This week the writing group was asked to write 500 words or fewer including, or inspired by, the words “Bring a mallet”.
Jinky and Arthur slid through the opening they had forced in the verger’s office window, and dropped onto the old, cold, stone floor. They waited, crouched, catlike, waiting to see if their intrusion had been detected, but Jinky’s abrupt exhalation announced they had not been seen crossing the churchyard, nor heard breaking in.
“Phew. See? There’s nobody around in the week.” He tugged on Arthur’s sleeve, “Come on, we haven’t got long, it’s nearly 12 already.”
The wrought iron door latch clattered up, the sound causing Arthur to wince, as Jinky eased back the door into the side chapel and generations of beeswax and incense enveloped them. It didn’t bother Jinky, but Arthur had been a chorister so the heavy sepulchral silence, and perfume, troubled him, raking across his fear of divine retribution like a fingernail scratching down a school blackboard. The hairs stood erect on the back of his neck as he shouted a hoarse whisper, “Jinky, I don’t like this. I want to go home.”
But Jinky, the older and bolder of the two, was already tiptoeing down the central aisle. “Don’t be such a wus. We’ve come this far, let’s do it and get out of here. Gi’me the bag.”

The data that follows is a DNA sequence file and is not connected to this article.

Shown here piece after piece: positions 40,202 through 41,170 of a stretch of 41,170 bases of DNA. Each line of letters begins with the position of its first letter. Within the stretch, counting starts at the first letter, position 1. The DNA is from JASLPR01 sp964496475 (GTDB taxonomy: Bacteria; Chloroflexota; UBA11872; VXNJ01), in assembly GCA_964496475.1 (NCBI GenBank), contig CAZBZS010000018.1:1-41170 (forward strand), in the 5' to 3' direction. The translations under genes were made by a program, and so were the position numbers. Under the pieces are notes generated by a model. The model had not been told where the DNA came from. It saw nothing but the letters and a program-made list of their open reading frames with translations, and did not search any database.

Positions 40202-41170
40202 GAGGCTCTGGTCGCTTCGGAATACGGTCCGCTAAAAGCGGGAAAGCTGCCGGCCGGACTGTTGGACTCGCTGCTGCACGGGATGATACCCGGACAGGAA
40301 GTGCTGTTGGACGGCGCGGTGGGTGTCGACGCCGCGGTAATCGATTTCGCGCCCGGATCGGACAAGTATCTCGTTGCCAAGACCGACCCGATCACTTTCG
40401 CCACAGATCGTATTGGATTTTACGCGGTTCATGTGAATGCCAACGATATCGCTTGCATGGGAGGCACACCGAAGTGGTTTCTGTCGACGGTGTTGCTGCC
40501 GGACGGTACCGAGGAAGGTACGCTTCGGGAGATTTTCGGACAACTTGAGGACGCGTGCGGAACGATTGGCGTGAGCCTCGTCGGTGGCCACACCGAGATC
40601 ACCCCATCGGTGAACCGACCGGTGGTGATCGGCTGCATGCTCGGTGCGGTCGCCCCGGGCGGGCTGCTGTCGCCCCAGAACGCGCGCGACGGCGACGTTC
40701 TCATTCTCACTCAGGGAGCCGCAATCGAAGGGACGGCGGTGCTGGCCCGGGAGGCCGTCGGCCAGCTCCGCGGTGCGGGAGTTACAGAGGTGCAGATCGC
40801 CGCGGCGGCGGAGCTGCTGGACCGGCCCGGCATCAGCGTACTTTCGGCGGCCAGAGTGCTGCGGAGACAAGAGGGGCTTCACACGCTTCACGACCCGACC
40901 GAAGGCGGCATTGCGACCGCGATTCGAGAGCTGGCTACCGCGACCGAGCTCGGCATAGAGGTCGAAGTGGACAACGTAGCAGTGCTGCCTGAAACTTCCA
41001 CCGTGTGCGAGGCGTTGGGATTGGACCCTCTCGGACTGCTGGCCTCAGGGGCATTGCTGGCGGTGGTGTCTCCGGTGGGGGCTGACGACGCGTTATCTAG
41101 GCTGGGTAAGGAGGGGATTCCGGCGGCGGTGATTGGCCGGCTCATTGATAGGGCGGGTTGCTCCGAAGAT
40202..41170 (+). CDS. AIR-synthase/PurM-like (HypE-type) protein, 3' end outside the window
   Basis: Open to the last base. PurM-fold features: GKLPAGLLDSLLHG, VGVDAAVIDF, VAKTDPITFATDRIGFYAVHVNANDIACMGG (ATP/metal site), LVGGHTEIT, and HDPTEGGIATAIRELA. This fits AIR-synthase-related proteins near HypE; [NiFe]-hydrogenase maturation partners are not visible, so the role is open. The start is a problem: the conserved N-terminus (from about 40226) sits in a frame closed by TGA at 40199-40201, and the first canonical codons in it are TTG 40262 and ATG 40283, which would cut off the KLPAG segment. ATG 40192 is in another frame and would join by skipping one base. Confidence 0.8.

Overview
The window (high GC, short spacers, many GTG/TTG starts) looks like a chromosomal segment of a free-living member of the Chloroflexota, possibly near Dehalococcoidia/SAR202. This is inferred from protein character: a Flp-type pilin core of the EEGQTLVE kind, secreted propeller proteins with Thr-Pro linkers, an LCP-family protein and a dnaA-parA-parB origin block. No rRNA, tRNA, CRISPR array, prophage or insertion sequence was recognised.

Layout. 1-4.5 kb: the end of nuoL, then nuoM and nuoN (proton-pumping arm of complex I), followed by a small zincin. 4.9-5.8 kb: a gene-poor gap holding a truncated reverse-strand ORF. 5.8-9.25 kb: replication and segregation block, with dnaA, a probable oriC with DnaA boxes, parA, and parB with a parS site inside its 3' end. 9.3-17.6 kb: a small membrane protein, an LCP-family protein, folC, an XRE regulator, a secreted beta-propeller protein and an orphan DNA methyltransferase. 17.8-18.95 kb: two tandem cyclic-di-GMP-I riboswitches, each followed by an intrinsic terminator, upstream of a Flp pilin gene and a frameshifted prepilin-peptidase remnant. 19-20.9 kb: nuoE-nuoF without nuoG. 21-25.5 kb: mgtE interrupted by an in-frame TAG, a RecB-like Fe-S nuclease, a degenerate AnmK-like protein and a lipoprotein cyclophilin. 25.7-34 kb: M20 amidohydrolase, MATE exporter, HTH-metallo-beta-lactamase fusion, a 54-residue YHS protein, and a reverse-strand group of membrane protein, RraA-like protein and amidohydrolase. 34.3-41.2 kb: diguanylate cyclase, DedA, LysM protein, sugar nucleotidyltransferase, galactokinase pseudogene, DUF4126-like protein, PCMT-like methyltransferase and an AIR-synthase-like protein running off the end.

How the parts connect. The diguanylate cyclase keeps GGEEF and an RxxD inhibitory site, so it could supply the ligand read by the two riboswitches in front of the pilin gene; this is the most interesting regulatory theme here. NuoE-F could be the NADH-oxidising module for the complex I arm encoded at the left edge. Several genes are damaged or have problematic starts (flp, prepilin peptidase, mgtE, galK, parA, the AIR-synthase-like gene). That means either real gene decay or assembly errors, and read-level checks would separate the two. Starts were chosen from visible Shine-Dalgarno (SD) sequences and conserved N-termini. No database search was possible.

The light from the full moon flooded through the stained glass oriole window above. Framed by the polished altar pieces lay an open leather-bound bible, the gold leaf letters gently glowing, and there before the altar stood the object of their intent: with a single brass candle stand at each corner, a coffin rested on a trestle.
The lid bore a brass plate with the name of the occupant, Nicolae Enescu. At the foot, an easel carried a black and white photograph of an old man with protruding teeth, and a brief biography: Nicolae, had been a renowned magician and escapologist. He had been discovered by the Red Cross after the war, a child living in a packing case in a ruined Romanian monastery, and brought to England.
Jinky gushed. “See, he’s even from Romania. I knew it, I told you he was one!” He swept a wreath from the top of the coffin and rooted around the toolbag for a screwdriver.
Arthur, even more un-nerved by the church clock striking twelve, implored again. “That don’t prove nothin’, you might be wrong, anyway it’s sacrilege. Please, let’s go.”
But Jinky, still ignoring him, had already removed the lid of the coffin and was looking in. Enescu, looking younger than he expected, was laid out in his stage clothes: a long tailed dinner suit, winged collar and cape. Jinky shivered, then took a deep breath. He felt inside the bag for the wooden stake, found it, then rummaged again with increasingly desperate urgency. “Where is it Arthur? You dipstick, I told you to bring a mallet.”
But Arthur was nowhere to be seen, and when Jinky looked back to the coffin his gaze was returned, and a smiling mouth purred:
“Good evening, how nice of you to come.”
Andrew Gold ©
11 June 2014